Selling your Home with a Video: The New Way to Sell
As the home selling market becomes increasingly competitive many sellers
are looking at ways in which they can garner the attention of buyers
using some unique and innovative methods. One way to do that is to
use a video to sell your home.
In the past, home buyers had to go on when reviewing homes was a stack
of grainy, out of focus snapshots-if that. Today homeowners and agents
are creating customized video home tours that reveal every room in the
house and even feature narration with a music soundtrack.
Such videos can then be uploaded to a variety of websites including
various real estate sites as well as the much viewed and popular
YouTube.com. Estimates indicate that as many as 70 million videos are
seen on YouTube on a daily basis; making it an ideal format to market
such home videos.
Real estate agents who have begun using such innovative Internet
marketing techniques believe that video home tours allow a house to come
alive for possible buyers. Not only are home video tours being posted
online, but agents are also burning copies and handing them out at
various events such as open houses. In some cases, video home tours are
believed to actually reduce the amount of time a house is on the market.
Not only do such video home tours provide advantages to sellers and
agents, but buyers benefit too. Buyers who have been looking for just
the right home for some time and are weary of traipsing through one
house after the next and reduce the amount of time they spend actually
touring homes. This is a clear advantage in a market where there is an
abundance of inventory. Home buyers who are Internet Savvy also clearly
appreciate such new and technologically advanced efforts. The National
Association of Realtors reports that as many as 80% of all home buyers
are now using the Internet in order to search for their next home.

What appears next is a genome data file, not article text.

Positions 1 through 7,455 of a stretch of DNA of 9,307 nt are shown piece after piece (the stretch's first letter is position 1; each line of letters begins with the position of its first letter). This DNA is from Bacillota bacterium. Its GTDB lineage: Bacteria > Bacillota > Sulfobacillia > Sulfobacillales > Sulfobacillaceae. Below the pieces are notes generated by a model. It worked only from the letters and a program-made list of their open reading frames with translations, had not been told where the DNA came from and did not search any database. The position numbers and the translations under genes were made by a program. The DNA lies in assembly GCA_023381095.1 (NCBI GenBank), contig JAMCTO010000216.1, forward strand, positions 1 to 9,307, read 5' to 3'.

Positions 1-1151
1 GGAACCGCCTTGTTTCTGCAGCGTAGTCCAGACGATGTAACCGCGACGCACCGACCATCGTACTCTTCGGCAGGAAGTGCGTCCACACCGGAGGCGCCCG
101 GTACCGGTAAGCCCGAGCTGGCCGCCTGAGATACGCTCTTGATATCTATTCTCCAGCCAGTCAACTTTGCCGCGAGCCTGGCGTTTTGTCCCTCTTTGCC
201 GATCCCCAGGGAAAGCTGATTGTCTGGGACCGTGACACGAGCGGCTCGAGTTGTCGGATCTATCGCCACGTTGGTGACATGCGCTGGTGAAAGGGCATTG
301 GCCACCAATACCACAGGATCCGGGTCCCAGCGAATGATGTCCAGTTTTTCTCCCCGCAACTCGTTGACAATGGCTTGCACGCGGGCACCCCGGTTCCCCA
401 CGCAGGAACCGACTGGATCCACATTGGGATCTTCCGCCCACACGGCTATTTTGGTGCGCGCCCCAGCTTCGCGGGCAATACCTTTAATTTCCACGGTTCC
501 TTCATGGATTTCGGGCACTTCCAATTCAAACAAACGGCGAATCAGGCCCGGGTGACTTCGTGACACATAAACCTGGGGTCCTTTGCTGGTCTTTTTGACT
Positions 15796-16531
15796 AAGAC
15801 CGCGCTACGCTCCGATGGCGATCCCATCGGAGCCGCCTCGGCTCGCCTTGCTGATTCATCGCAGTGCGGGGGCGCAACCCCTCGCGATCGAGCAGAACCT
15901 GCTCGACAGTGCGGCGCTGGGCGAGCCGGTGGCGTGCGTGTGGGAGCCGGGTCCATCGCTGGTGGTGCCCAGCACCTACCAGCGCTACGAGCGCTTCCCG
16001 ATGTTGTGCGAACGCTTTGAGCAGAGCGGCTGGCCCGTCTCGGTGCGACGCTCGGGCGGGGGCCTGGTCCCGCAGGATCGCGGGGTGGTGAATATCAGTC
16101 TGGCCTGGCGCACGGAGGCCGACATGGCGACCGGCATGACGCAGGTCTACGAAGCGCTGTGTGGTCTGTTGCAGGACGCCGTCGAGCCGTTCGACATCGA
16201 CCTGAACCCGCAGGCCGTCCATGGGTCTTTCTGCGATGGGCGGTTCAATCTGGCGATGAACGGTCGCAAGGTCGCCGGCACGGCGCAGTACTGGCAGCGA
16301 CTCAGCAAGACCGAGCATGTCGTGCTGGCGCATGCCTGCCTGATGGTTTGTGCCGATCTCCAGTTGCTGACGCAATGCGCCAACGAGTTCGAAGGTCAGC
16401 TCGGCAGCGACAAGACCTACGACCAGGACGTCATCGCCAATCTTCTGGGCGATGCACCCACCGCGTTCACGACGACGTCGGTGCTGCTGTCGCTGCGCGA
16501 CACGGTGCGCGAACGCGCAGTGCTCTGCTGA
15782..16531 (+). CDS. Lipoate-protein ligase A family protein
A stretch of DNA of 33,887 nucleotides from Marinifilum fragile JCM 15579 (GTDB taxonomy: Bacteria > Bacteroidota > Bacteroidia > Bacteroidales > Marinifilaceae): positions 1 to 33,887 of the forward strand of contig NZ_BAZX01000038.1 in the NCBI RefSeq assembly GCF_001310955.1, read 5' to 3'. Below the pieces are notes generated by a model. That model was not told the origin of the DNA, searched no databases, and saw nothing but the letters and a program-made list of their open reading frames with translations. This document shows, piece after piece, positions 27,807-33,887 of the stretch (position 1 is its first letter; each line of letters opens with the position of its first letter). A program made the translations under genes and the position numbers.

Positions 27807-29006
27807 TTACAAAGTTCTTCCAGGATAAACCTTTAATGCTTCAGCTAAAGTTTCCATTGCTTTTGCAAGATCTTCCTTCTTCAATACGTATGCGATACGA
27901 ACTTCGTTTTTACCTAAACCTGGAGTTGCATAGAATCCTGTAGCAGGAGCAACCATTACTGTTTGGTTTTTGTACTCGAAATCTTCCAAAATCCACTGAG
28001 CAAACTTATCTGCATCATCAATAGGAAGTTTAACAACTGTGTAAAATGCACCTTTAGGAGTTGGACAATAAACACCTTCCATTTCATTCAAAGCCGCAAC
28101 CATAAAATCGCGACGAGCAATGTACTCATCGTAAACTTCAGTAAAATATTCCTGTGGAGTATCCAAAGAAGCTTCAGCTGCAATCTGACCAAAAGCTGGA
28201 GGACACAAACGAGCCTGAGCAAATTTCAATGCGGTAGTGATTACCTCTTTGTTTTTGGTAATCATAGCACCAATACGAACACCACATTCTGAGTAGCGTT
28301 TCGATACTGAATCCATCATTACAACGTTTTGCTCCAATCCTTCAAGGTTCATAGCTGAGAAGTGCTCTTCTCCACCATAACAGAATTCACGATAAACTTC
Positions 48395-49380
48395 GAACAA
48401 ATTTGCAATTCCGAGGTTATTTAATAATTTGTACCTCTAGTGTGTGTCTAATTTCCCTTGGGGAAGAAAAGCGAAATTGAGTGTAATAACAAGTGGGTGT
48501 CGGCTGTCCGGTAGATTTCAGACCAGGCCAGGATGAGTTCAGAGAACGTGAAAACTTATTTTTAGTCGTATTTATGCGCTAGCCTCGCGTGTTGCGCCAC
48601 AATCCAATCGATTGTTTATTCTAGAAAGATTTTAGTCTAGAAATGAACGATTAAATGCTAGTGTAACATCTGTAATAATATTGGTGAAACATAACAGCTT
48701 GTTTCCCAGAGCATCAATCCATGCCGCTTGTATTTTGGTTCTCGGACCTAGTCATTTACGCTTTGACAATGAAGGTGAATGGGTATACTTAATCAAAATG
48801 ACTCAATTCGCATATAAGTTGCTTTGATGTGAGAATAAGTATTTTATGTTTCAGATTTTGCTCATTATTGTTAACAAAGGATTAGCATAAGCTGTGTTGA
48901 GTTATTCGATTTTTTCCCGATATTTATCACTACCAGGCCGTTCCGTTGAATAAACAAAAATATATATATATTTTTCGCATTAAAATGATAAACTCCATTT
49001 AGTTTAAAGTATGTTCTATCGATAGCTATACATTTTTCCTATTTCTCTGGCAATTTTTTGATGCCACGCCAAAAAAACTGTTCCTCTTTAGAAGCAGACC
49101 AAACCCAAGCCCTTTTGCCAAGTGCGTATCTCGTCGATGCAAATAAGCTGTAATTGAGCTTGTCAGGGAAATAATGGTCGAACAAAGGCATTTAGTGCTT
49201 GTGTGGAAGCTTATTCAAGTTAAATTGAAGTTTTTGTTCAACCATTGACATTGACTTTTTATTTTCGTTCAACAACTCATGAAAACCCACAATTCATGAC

Video home tours clearly take the old adage "A picture is worth a
thousand words," to an entirely new level. Not only do buyers get to see
the interior of the home, they also get the advantage of seeing how the
home flows. Far different from the 360-degree tours that have been used
online in the past, video home tours show the house as it really is.
Such streaming videos are more fluid and provide far better visuals. The
narration also provides benefits, keying buyers into the home's best
benefits. Below is an example:
While high-end luxury properties are increasingly using such home video
tours that is not to say that they do not provide advantages for more
modestly priced homes as well. Most such videos cost around $150 to
produce including the video, professional music and narration as well as
postings to various web sites. Sellers who have sold their homes in
record time find the cost is very affordable, especially in terms of the
response and return they receive. In fact, some sellers are even quick
to point out that money which was traditionally spent on magazines and
newspapers in the past can't hold a candle to the leads that are
generated from video tours seen by buyers online. In addition, there is
also the undeniable advantage that these streaming videos are available
to prospective buyers online 24//7. The videos can literally stay online
until the home is sold.
More high-end properties are taking advantage of what are often referred
to as mini-documentaries. Homes priced in the $3 million price range and
up can benefit from having an entire crew come out and spend hours
setting up lighting as well as working to stage the home. The resulting
video has a high definition, professional quality and includes
customized information such as broker information, still photos, floor
layouts and community attractions. Such a video runs around $1,500.
Regardless of the price of the home, one thing most home videos have in
common is the absence of a price. Sellers and agents have learned that
ideally it's best not to include a price. This prevents the video from
becoming outdated in the event the price is reduced in the future.
While home video tours certainly appear to be the wave of the future
when it comes to selling homes, they have already begun to evolve into
even more advancements. Some companies are now also offering podcast of
the home tours that can be downloaded to portable devices such as an
iPod or cell phone.
If you're thinking a home video tour might be just the right thing to
sell your home, do exercise caution before attempting to create your own
video. While most homeowners now own a variety of video equipment,
creating a professional quality video is actually more complicated than
it might first appear. For example, if the lighting isn't handled
correctly, the color could come out wrong, resulting in a poor first
impression on buyers. In the end, the price to have a professional video
produced can be more than offset by the returns you receive.